In the past couple of weeks, we’ve brought you a series on the concept of time blocking to help clarify how this simple practice could get more of your most important projects finished. Here’s the series up to this point in time:
- How to Leverage Time Blocking in Momentum
- Time Blocking Basics: Focus Blocks
- Time Blocking Basics: Admin Blocks
- Time Blocking Basics: Social Blocks
And now, last but certainly not least, we’re adding the last remaining puzzle piece: recovery blocks.
Your life is full. Between those focus, admin and social blocks, there’s a lot of work for any one person to take on week in, and week out.
The key to not letting your schedule overwhelm you to the point your energy starts to lag, is to give yourself (ample) time to recover. 🏝️ You don’t have to go to a literal island in the sun, but you might think about a nap, or meditation, where you can mentally go to your happy place.
Focus, admin, and social blocks are all energy output blocks. But like when a battery outputs energy, that battery also needs to be recharged.
Pro tip: We need to be more intentional about our recovery blocks than any other kind precisely because relaxing is often brushed over in favor of constant output.
What helps someone recover and recharge is different for every person. Reading or meditating might do it for some, where CrossFit might do it for others. It can be a good idea to keep a list of activities that recharge them and when they need or have a Recovery block on their schedule they can choose from the list. Some activities may rejuvenate you in some contexts, and not so much in others. What’s more important than the type of activity is what the activity does for you.
A major upshot to acknowledging and using recovery blocks is that it allows you to find dead zones in your day that can be repurposed for recovery. Recovery blocks can also be a good follow-on to a focus block. As a general rule, plan on a recovery block for every two focus or social blocks.
How to Use Recovery Blocks in Momentum
Essentially, you head to your Daily Planner, in Momentum. This can be done by clicking the “Today” button, the arrow keys at the top to zoom in on the day, or the specific day of the week:
Once in the specific day of the week you’re planning out, add a task.
But make sure to hit “+ Add to Schedule” and include exact time parameters in your day — which will specify the length of the time block.
When it comes to recovery blocks, the time span will vary widely based on your needs and how much time you have available. Sometimes it might literally be fifteen minutes of listening to your favorite music, or lying down to rest your eyes for a much needed “screen break.”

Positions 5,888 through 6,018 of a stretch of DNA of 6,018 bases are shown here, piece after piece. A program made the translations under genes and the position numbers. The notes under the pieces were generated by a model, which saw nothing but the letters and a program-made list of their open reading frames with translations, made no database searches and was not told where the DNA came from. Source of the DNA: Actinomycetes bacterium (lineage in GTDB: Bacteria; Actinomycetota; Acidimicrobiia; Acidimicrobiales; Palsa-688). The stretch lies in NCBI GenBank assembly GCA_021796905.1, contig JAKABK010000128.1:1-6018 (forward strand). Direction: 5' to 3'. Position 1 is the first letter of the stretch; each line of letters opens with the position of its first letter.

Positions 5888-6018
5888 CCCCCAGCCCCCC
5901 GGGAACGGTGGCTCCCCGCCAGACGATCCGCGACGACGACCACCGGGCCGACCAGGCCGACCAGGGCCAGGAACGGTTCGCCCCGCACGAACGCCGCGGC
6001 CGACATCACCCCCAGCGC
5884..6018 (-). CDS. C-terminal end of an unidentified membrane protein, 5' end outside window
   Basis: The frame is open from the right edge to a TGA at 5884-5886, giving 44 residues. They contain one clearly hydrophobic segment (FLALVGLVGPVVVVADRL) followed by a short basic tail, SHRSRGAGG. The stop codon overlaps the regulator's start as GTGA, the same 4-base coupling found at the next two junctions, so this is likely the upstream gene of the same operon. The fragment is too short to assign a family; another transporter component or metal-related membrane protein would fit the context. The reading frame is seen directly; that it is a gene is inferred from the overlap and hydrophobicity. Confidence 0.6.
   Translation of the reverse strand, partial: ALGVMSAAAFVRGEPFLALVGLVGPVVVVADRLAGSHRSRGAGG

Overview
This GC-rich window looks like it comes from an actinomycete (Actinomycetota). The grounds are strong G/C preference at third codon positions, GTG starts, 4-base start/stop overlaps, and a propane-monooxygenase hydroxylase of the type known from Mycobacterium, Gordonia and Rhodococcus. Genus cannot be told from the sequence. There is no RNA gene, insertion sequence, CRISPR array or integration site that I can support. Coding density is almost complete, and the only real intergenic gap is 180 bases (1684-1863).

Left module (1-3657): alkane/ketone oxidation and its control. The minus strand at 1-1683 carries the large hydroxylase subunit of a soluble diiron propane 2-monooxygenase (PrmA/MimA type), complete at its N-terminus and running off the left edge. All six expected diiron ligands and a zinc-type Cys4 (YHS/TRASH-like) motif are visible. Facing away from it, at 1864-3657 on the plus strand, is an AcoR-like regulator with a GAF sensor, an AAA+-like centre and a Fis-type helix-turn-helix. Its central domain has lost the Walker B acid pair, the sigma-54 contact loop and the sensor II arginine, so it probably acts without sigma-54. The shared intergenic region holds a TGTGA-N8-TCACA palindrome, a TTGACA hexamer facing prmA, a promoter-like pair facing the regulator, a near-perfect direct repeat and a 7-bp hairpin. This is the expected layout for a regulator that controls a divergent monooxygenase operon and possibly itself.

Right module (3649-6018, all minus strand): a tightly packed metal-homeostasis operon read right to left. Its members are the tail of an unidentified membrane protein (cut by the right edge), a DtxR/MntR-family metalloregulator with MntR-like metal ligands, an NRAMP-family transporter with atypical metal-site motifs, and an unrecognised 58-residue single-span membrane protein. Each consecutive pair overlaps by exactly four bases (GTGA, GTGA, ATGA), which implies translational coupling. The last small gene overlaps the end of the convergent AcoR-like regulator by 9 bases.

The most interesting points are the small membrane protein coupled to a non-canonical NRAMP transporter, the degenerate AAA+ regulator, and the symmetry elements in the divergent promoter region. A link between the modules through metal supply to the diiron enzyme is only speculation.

Other times, for the nappers among us😴it might be as long as a focus block.
A short walk outside, a run, or even playing video games 🎮👾all count as recovery block activities.
And finally here’s how that kind of morning might look in the app!
A Note About Exercise
As we’ve mentioned, one of the easiest ways to add a little recovery to your day is through physical activity. It’s not just because it’s dedicated time away from your screen, however. Exercising after a focus block also has some huge bonuses you’ll notice immediately if you try it:
- Exercise triggers mentally and emotional processing. 🤸♂️
- Hitting the gym requires enough focus you have to let go of what you’ve been thinking about, but not so much it’s mentally taxing. 🧠
- You can undo some of the damage and discomfort caused from sitting at a desk. 🖥️
Final thoughts on Recovery Blocks
As we stated above, following your time blocks, even if it’s the best way to schedule yourself, can still be tiring. Make sure to plan recovery blocks frequently — even for every two focus or social blocks! 🛌💪
Resting and recovering is at least as important as intense focus, or any other kind of activity, because it makes all other activities possible.
You’ll probably agree with us once you start trying out recovery blocks and fitting these into the structure of your day, that we saved the best for last.
Once you start trying out your recovery blocks, if you feel like telling us about what recovery activity does it for you personally — send your stories at firstname.lastname@example.org. 🤓